You’ve heard of minimum wage fights—this one’s on steroids
What does the $9 million salary of McDonald’s CEO have to do with the 9 bucks an hour earned by the guy flipping the burgers? A fiery legislator in Connecticut, Frank Tercyak, is trying to make the connection, appearing at rallies with union members to decry “McWalmart” wages, as he likes to call them.
He cites McDonald’s, Walmart and Dunkin’ Donuts as the three companies in Connecticut with the highest number of employees on state assistance programs, a claim we did not seek to verify. “Each Walmart supercenter costs taxpayers $1 million in social programs,” claimed a speaker at one of Tercyak’s recent rallies—whether that’s fact or rhetorical flourish is unknown.
‘Poverty level’ wages
Efforts to raise the minimum wage are the rage right now, as everyone in the restaurant business knows, especially. Tercyak’s effort ups the ante. His bill would impose a fee on companies with more than 500 employees, $1 per worker per hour, that are paying their workers “poverty-level” wages, as he calls them. Companies could avoid this fee by paying a minimum of $11.31 an hour.
There’s more: He makes no distinction between a McDonald’s franchisee, for example, running stores in Connecticut with several dozen employees, and the big corporate franchisor based in Illinois. And he scoffs at testimony to explain the franchise model—that the independent owner of the store is the employer, not Golden Arches Central (and, incidentally, that the franchisee makes nowhere near $9 million.)
The minimum wage in Connecticut is $9 an hour right now. If a franchisee pays $9, under Tercyak’s bill it would be the franchisor’s responsibility to make up the $2.31 to meet his threshold. While that might at first glance make a franchisee smile—wages out of someone else’s pocket!—the rest of the business model and the owner’s independent status would be torpedoed as well.
It’s enough to give Dean Heyl hives. He’s the point man lobbying on state issues for the International Franchise Association. “I have never seen anything like this before,” he says in an interview. “Never before have we seen where they completely ignore the difference between a franchisor and a franchisee and treat both as one unified entity.
“When I speak with franchise attorneys and other experts, they go, ‘Dean, you have to be kidding me. This is unconstitutional.’ It’s really taken us aback,” Heyl continues. “We’re obviously viewing this as a very serious threat to the whole franchise model.”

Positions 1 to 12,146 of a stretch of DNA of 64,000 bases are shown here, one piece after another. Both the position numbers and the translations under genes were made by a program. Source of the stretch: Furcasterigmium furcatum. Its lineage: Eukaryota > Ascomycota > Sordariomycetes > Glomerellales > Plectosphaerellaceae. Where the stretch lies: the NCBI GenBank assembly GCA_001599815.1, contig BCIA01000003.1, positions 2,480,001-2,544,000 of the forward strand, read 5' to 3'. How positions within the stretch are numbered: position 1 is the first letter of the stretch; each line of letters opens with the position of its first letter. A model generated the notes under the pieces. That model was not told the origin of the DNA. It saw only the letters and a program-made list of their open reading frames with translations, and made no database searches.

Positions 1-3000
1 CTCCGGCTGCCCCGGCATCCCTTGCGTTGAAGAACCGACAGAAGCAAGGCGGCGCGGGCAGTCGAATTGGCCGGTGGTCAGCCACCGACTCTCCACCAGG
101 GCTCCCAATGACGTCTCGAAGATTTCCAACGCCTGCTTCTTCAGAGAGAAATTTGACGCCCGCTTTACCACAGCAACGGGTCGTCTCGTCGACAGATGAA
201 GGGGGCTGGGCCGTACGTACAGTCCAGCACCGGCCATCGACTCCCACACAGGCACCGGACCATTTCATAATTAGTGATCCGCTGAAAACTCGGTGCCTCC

Heyl had just finished the unenviable task of sitting through seven-and-a-half hours of testimony on the Connecticut bill, waiting for his turn to speak. “My testimony starts around 5:56,” he had emailed when he sent it over.
On the tape, he patiently explains to legislators how franchises work, points he bolstered with a letter. “Franchisees are not the employees of franchisors,” he writes. “Although franchisors act to set standard operating procedures, ultimately it is the owner of the individual franchise who is responsible for hiring and wage decisions at his or her location.”
But then it’s Tercyak’s turn, and he isn’t buying it. “It sounds like you’re claiming that the person working the cash register or the fry station at McDonald’s for whatever their wage is has no relationship with the CEO of McDonald’s and his $9 million a year,” Tercyak says.
“That is correct,” Heyl replies. (For the record, CEO Don Thompson’s 2013 compensation was $9.5 million, down $4 million from the year before.)
“That man with his $9 million a year,” Tercyak says, repeating his favorite talking point, “it’s just coincidence that a Big Mac across this country costs $3.99,” no matter what the minimum wage is in New York or Connecticut or California or any other state.
Heyl gamely replies: “I don’t see the connection between the compensation paid to a CEO, to a front line manager, to a person starting out working for a franchisee.”
Tercyak’s voice rises: “I understand you don’t see that connection but I do. I think there’s a pool of money and the question is who gets how much of it. I think it’s a pretty permeable barrier,” between franchisor and franchisee, “and not impenetrable.”
In other words, Heyl’s work goes on, and not only in Connecticut. Bills that seek to change the relationship between franchisors and franchisees are on the front burner in Maine, New Hampshire, Hawaii and Pennsylvania, to name just a few of the hot spots. Supporters of those bills want to give franchisees more power in a relationship they say has tilted far too heavily in the franchisors’ favor.
‘Bad ideas can spread’
Heyl and the IFA, of course, oppose any such efforts to “insert the government into the contract between the franchisor and franchisee,” as they put it, and they’re recruiting franchisors and franchisees alike in their cause to knock the bills down. While other bills in other states have enthusiastic backing from feisty and vocal groups of franchisees, Tercyak’s isn’t drawing support from either side.
“We haven’t seen anybody anywhere before this try to erode the franchise model,” Heyl says, but he’s wary. “To be charitable, it is currently a one-off situation in Connecticut. But bad ideas can spread, and that’s something we are very mindful of.”
Beth Ewen is managing editor of Franchise Times. Send interesting legal and public policy cases to her at firstname.lastname@example.org.